Studios and Streaming Giants Vie for Big J.J. Abrams Deal

From Mission: Impossible to Treks and Wars in the Stars to killer cowboy robots, J.J. Abrams will be writing his own ticket for his next big deal with a studio.

No matter what he’s doing, whether it’s executive producing a new television series or working on the latest installment of a billion-dollar franchise, J.J. Abrams gets a lot of attention.

In 2006, after launching the pop-culture dominating series LOST with ABC Networks, Abrams moved his production company to Paramount studios. They would produce his films, while Warner Bros. television had first dibs on any Abrams series.

Now, after 14 years, Abrams is looking to move Bad Robot again and heavy-hitters in the business Disney, Universal Studios, and Warner Bros. are all vying for the writer, director, and producer’s attention.

With his penchant for creating mega-hits, Abrams is likely to land a huge deal that will shower him in money and offer the kind of creative freedom directors like him would kill for.

J.J. Abrams

Who Is J.J. Abrams?

If you never pay attention to movie or television credits, chances are the name J.J. Abrams appears somewhere in the credits of your favorite show or movie. He sold a script for Regarding Henry, a movie eventually starring Harrison Ford, right out of college. He worked on the television series Felicity, and he then developed Alias, a hit show about a spy network with great action and incredible stories.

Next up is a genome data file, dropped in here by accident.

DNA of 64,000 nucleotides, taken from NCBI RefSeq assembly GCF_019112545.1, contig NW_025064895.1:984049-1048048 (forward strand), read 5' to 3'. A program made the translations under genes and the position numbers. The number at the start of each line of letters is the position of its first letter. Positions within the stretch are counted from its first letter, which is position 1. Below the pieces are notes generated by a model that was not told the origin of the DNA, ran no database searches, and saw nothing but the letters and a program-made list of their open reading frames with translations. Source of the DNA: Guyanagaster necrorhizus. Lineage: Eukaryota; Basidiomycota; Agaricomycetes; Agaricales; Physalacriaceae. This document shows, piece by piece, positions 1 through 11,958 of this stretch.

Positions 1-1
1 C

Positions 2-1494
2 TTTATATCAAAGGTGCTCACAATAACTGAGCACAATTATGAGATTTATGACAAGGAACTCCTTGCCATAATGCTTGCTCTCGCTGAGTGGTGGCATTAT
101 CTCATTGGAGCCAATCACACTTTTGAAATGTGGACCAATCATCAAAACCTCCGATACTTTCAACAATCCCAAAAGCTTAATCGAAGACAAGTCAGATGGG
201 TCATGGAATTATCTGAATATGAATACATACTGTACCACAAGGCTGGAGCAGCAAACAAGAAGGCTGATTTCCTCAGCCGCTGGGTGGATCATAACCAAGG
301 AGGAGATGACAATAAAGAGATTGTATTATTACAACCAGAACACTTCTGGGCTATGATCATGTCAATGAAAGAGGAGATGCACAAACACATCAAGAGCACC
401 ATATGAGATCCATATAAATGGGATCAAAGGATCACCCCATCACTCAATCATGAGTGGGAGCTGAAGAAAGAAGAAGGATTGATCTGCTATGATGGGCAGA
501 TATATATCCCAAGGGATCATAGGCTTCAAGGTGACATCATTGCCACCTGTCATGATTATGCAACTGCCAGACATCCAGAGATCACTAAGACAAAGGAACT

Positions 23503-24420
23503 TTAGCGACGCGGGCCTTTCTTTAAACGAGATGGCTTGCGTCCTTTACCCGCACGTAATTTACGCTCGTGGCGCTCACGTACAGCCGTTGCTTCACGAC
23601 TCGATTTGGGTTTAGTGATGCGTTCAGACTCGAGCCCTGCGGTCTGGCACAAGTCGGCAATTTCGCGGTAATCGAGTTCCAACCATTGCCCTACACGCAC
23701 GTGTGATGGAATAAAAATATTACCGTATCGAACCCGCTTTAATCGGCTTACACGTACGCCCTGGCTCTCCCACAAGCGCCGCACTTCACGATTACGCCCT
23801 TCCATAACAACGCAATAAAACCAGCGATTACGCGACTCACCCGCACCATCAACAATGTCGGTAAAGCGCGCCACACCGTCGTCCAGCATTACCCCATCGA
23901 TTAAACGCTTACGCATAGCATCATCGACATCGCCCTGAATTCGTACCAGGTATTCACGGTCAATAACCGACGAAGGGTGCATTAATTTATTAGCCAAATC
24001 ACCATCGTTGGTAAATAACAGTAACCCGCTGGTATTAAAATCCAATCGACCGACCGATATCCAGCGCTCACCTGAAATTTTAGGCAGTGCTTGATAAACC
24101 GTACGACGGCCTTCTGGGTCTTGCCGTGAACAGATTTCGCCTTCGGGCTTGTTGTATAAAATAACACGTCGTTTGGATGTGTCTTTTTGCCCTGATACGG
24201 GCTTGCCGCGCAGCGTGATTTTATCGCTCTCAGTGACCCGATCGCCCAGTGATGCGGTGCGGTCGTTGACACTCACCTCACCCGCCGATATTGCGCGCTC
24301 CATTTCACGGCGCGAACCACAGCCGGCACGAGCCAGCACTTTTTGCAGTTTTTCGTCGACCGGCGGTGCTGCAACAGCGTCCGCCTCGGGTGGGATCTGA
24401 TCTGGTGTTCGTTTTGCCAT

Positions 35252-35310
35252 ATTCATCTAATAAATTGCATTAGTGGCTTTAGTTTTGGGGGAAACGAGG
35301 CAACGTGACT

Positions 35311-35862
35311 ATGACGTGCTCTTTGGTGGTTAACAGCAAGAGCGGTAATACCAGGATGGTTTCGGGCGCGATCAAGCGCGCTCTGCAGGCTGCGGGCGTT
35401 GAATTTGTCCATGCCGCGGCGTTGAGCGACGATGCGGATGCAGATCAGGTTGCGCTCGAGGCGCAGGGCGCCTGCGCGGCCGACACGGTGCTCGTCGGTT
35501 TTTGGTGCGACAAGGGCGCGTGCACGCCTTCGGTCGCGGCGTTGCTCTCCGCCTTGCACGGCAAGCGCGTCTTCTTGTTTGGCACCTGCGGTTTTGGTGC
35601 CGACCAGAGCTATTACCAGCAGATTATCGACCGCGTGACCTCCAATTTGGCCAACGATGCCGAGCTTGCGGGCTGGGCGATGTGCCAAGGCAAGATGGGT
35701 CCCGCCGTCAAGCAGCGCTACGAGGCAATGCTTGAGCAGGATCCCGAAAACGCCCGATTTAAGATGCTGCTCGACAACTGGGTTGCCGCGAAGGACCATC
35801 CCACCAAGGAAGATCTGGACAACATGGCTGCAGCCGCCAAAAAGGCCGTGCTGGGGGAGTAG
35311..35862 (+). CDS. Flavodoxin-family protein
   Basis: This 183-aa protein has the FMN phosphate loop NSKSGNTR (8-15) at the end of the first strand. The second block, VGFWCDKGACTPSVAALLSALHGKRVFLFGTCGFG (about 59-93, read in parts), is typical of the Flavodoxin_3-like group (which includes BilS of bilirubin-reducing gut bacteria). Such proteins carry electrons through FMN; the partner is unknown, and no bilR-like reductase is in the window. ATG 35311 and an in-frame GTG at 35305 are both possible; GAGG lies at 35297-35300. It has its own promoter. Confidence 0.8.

From there he produced and directed the first two hours of LOST and went on to direct Mission: Impossible III. He took what appeared to be a stalled or dying franchise and turned it into a mega-hit. For Paramount he’s directed a number of movies, such as the monster hit Cloverfield and the Spielberg-inspired Super 8.

J.J. Abrams

Credit: Gage Skidmore, Flickr

Yet, the J.J. Abrams renaissance truly began in 2009, when he was chosen to relaunch the Star Trek franchise for Paramount. In the film, he not only recast the iconic roles portrayed in the original Star Trek series, but he also used Star Trek’s time-travel loopholes to create a whole new “universe” for it. He directed two of the three Star Trek films with this new cast.

Yet, in 2014, he was tapped by Lucasfilm and Disney to write, produce, and direct the first new Star Wars film since 2005’s Revenge of the Sith. Unlike with Star Trek, however, Abrams brought back the original cast members from the first series of films. Currently, he’s finishing off this new Star Wars series by directing what’s billed as the final film of the “Skywalker saga.”

The New Deal

Abrams’s deal with Paramount was good for him and the studio, but it seemed better for Abrams. He was not exclusive to Paramount, allowing him to direct other studios’ films, like Star Wars. Also, because Paramount didn’t have a TV wing, he was able to work with Warner Bros. studios and see his shows on networks like Fox, CBS, and streaming services like Hulu.

Yet, since media companies are looking to consolidate their talent (and television isn’t seen as “lesser” than cinema anymore), it’s likely that any new deal will want the first right of refusal for any new project Abrams and his company, Bad Robot, have in the pipeline. This also means that whatever the payday will be for Abrams and his company, it’s sure to be a sizeable one.

J.J. Abrams

Credit: Eva Rinaldi